Blur's Impact on NFTs
Breaking down the good and the bad...
In today’s edition of The Ground Floor we are breaking down Blur’s impact on NFTs since the platforms inception in October 2022…
Blur’s Impact On NFTs
Blur is 9 months old.
The impact the platform has had on the NFT market is back in focus on crypto Twitter, with many collectors offering commentary on Blur’s impact on NFTs.
As is commonly the case, much of this commentary focuses on the negative impact Blur has had on NFTs ~ today will be breaking down the good & the bad.
When everyone was making money buying and selling NFTs throughout 2021 and into 2022, collectors had no quarrel paying creator royalties.
As the floor prices of many projects began to fall in 2022, collectors began to reexamine these royalty payments which triggered the rise of marketplaces that focused on removing the need for collectors to pay creators royalties.
Platforms such as Lookrare & X2Y2 were the first movers, however, removing creator royalties proved insufficient for these platforms to gain meaningful market share from OpenSea ~ the then #1 NFT marketplace.
Having had the luxury of watching Lookrare & X2Y2 miss this opportunity to become the market leader, Blur took things several steps further.
First and foremost, Blur eliminated BOTH creator royalties and marketplace fees, a move that made Blur the most competitive marketplace by default ~ commonly offering collections floor prices for 7.5% less than OpenSea.
Blur incentivised collectors to list NFTs on its platform & buyers to purchase NFTs on its platform with the allure of an airdrop that rewarded this participation.
The Good ✅
1) New Liquidity
The $Blur airdrop injected millions of dollars of new liquidity into NFTs as collectors received thousands of dollars for simply buying & selling NFTs on Blur.
This new liquidity temporarily pumped the prices of NFT collections as collectors sought to re-invest their new found riches back into NFTs.
2) Lower Marketplace Fees
Blur’s success in incentivizing sellers to list NFTs on its marketplace has resulted in a permanent reduction in transaction fees across marketplaces, with collectors now having the option to save 2.5% on transaction fees.
3) Easier To Exit Large Positions
One of the areas Blur has excelled in is making it as easy as possible for collectors to exit large positions in collections.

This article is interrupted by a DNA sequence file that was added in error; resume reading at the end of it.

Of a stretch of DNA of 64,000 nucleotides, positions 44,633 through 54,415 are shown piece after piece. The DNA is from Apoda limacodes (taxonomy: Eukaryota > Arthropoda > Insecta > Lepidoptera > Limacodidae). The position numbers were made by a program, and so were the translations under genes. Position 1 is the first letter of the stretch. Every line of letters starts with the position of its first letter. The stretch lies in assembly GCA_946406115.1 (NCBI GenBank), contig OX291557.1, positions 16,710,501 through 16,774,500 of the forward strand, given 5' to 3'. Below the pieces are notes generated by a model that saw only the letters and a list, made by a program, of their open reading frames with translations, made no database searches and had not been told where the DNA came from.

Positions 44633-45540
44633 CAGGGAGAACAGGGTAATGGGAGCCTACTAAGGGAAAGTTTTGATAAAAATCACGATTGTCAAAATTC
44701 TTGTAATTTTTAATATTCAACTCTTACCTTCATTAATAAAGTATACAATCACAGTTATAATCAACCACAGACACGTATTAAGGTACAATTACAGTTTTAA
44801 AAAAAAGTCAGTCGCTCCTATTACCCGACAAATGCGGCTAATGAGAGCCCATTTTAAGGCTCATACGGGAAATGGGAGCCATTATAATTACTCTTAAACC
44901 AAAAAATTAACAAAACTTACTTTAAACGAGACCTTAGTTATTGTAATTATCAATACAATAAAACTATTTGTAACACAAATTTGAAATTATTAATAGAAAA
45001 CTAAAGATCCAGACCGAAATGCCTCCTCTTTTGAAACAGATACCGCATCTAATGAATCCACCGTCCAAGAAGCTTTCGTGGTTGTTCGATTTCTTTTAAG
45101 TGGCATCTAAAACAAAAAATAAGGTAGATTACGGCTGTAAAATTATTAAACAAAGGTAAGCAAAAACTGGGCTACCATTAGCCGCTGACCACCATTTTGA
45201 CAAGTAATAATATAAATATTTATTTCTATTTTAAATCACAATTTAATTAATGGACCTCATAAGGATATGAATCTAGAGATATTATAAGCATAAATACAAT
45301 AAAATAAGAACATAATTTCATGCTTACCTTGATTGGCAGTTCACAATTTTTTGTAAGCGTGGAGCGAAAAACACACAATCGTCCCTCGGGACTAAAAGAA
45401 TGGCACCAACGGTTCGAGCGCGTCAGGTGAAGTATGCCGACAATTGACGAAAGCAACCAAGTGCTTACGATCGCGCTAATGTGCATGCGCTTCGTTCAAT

The very best example of this is Mando who successfully sold 72 Bored apes earlier this year in a single transaction for a cool $9.25 million
This is a fantastic feature for collectors seeking to sell large positions vs having to list all of these NFTs at the floor price only to be undercut by any other collector seeking to sell assets in the same collection.
The Bad ❌
1) Artificial Demand
Following the success of its first airdrop, Blur is now incentivizing people to place collection bids on NFTs in exchange for receiving points that will be exchanged for the $Blur token ($242 million market cap) when season II ends.
In this system, the people placing bids are rewarded for the bids placed closest to the floor price of a collection ~ this allows collectors to exit large positions by selling a large number of NFTs close to the floor price at the same time.
In the event that the people placing these bids have their bids accepted, they often seek to sell these assets to the next “bid farmers” and the cycle continues.
2) NFTs Into Fungible Tokens
Blur has significantly increased the number of NFTs available at a collections floor price, which has in turn significantly reduced the price differentiation that previously existed for NFTs that contained desirable traits.
While gold BAYC’s and Hoodie Punks continue to command premiums, Blur has brought about a change to the market whereby the majority of NFTs are priced as non-fungible tokens (non-unique) tokens vs being unique.
This commodification eliminates the excitement associated with ascetics, which in my experience does not help collections succeed.
3) Uncertain Supply Levels
Not knowing the number of NFTs available at the floor price discourages collectors from buying NFTs, something best explained by NFTStats:
Not knowing the number of NFTs available at the floor price discourages collectors from buying new NFTs, with certain collectors seeking to sell items they would otherwise hold in anticipation of floor prices falling further.
This is perhaps one of the biggest impacts Blur has had on the NFT market, with collectors previously having the ability to access a single source to evaluate the number of NFTs that were available (OpenSea).
The tools Blur has created, and incentives they have put in place to accelerate the adoption of these tools ~ namely incentivizing people to place bids on NFTs that they have no desire to own has undoubtedly had a negative impact on NFTs.
Nonetheless, Blur is by no means the reason why the far majority of NFT projects floor prices have fallen in 2023, rather this is the result of the poor execution by the founders of these projects who made promises they simply couldn’t keep.
With over 70% market share, it’s also clear that Blur isn’t going away anytime soon, as they remain the best place to purchase an NFT for the lowest price.
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This newsletter is for informational purposes only and does not constitute financial or business advice to any person or entityIm